We have but little more to add in this ancestral line. The mother of William B. Ide, SARAH, daughter of Jasper and Grace Stone, was born Oct. 16, 1767,--married Nov. 24, 1793,--died at the residence of her oldest son, in Claremont, N. H., January 4, 1859, aged 91 years, 2 mos., 19 days. Mrs. Ide was a pattern of industry and economy, in the management of her domestic affairs. Her early days were spent happily, and in comparative ease under the paternal roof; yet she was not exempt from the common lot of the daughters of farmers of those primitive times. Household duties-- the hum of the spinning-wheels, and the rattle of "the weaver's shuttle," afforded the kind of instrumental music that was the most familiar, if not the most charming, to her ear. But all alone, through the lapse of twenty subsequent years, the rearing of seven children (one dying in its infancy) she had an unusual share of a mother's cares, anxieties and labors to confront her, till her children were all comfortably settled in the married state. She spent the last thirty-three-or-four years of her useful life among her dutiful children, in comparative ease and comfort--and, at the close of a long and well-spent life, departed in the enjoyment of a well-grounded hope of a happy re-union with them in the New Jerusalem--whither two of her daughters, and one of her sons, besides the subject of this memoir, had "gone before." Her only surviving daughter informs me, that in her 91st year, she read her Bible through twice, without the use of glasses--was for some forty years an exemplary and pious member of the Baptist church.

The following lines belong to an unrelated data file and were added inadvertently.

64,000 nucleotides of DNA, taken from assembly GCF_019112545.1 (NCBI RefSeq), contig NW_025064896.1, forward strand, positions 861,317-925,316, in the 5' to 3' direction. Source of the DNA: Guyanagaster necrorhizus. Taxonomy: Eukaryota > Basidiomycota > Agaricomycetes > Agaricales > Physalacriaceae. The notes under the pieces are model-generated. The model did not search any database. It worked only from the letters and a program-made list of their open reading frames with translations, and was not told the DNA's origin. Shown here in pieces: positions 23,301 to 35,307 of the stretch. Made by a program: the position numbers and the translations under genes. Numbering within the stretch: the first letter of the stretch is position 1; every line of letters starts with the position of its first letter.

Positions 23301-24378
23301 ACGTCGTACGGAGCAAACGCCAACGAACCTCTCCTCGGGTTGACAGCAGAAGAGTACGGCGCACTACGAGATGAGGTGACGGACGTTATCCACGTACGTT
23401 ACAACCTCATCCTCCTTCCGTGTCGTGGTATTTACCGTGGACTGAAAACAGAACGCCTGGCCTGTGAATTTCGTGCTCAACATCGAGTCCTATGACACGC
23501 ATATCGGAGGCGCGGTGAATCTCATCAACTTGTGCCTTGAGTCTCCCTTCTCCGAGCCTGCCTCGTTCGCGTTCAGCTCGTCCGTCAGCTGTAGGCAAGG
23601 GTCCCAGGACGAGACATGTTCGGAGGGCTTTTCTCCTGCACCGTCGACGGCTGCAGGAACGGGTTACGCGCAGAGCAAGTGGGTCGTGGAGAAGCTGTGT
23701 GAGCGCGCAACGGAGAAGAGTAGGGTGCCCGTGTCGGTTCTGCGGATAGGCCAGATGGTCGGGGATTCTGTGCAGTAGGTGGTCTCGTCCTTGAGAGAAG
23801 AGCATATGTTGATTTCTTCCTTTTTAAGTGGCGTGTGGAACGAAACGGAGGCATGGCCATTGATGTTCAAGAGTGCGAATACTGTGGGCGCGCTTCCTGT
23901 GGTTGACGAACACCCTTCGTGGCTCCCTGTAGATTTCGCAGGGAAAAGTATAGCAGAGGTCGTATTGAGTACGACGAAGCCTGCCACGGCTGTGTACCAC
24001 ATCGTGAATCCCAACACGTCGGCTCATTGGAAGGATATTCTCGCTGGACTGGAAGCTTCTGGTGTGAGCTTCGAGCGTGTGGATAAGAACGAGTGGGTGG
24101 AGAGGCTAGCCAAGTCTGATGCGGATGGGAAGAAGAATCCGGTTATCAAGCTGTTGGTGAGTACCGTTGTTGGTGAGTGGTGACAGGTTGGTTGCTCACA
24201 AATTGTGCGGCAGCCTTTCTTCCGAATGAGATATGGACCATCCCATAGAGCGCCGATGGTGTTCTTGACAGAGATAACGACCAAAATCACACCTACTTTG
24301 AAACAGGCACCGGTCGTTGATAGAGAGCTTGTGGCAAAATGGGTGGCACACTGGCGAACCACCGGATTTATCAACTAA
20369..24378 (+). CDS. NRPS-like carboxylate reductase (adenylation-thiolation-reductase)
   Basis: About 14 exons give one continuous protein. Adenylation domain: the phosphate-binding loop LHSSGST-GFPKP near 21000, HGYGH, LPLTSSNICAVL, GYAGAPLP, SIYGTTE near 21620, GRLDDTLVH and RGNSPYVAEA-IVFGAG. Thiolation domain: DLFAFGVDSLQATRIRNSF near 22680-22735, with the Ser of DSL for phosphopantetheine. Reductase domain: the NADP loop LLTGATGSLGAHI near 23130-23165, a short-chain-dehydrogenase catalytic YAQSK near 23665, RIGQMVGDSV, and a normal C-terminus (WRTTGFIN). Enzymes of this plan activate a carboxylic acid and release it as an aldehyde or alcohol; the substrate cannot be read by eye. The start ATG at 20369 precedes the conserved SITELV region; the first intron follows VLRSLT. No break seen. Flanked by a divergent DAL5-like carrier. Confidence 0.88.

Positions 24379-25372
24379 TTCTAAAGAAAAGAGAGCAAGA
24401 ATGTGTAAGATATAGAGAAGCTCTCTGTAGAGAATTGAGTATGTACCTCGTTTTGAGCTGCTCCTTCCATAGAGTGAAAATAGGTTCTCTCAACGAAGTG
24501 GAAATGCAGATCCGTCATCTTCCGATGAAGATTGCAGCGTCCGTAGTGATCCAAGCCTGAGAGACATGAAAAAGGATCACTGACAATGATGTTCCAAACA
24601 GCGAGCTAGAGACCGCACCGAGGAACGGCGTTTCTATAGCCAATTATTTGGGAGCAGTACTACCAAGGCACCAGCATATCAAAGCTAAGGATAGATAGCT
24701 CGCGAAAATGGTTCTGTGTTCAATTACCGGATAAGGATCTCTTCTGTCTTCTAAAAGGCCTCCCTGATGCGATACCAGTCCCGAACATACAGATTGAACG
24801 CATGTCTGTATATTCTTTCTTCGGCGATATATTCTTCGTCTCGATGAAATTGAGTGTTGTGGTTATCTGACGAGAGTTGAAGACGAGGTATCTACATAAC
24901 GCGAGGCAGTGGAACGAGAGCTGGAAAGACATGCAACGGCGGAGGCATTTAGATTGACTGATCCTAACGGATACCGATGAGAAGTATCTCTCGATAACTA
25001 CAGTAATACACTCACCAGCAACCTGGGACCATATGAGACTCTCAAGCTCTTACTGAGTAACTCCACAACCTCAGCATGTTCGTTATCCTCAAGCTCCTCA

The writer has thought the preceding sketch in relation to the birth, residence, etc., of such portion of Mr. IDE'S ancestry as he could find the material for, would be interesting and instructive,--if not to the present generation, yet to the generations that will succeed it.-- His ancestry on both parental sides were of the humbler walks of life--dependant on their daily labors for their "daily bread." On his mother's side, so far back as we have gone in these researches, they were a benevolent and pious people; "zealous in every good word and work."